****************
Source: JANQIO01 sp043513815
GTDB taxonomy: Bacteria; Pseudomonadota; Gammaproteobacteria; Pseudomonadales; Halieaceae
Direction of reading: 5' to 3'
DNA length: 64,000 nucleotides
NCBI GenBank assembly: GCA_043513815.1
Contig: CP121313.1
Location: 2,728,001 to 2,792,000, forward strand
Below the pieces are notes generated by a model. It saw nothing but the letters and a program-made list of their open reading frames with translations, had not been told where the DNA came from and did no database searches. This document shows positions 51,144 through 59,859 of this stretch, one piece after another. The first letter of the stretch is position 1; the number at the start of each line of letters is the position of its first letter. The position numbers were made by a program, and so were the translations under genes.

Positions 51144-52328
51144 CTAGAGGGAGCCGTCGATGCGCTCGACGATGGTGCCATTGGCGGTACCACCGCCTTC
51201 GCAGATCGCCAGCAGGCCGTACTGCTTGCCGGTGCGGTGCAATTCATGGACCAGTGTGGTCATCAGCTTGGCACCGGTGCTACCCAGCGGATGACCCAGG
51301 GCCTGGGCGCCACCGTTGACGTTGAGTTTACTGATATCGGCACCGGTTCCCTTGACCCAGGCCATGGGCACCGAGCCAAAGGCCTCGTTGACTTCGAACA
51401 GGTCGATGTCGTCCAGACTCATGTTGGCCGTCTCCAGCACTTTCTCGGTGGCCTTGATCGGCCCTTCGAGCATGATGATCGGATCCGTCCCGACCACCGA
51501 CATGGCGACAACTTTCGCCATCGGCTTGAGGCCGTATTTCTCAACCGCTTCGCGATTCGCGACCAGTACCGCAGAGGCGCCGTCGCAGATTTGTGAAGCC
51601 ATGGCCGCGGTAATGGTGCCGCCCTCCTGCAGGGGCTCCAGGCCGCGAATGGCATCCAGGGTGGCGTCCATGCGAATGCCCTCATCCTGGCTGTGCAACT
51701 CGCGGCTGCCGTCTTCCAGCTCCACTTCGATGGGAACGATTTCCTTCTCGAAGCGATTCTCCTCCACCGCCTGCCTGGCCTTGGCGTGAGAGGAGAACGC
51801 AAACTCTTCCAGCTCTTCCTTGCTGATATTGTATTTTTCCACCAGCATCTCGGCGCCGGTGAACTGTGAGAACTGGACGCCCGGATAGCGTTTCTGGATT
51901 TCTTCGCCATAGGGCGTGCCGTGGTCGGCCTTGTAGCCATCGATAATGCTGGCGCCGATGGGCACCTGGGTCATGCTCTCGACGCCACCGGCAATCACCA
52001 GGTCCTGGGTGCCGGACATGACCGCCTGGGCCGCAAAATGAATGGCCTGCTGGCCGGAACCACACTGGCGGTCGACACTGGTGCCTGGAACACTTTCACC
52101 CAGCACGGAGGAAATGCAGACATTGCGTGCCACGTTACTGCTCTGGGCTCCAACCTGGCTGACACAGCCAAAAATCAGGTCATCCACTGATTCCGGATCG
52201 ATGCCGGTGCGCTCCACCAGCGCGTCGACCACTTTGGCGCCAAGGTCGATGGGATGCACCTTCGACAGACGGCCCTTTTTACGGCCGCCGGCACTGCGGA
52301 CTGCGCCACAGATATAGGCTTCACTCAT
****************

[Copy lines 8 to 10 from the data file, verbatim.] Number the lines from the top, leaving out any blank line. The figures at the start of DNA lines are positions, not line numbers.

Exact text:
Below the pieces are notes generated by a model. It saw nothing but the letters and a program-made list of their open reading frames with translations, had not been told where the DNA came from and did no database searches. This document shows positions 51,144 through 59,859 of this stretch, one piece after another. The first letter of the stretch is position 1; the number at the start of each line of letters is the position of its first letter. The position numbers were made by a program, and so were the translations under genes.

Positions 51144-52328
51144 CTAGAGGGAGCCGTCGATGCGCTCGACGATGGTGCCATTGGCGGTACCACCGCCTTC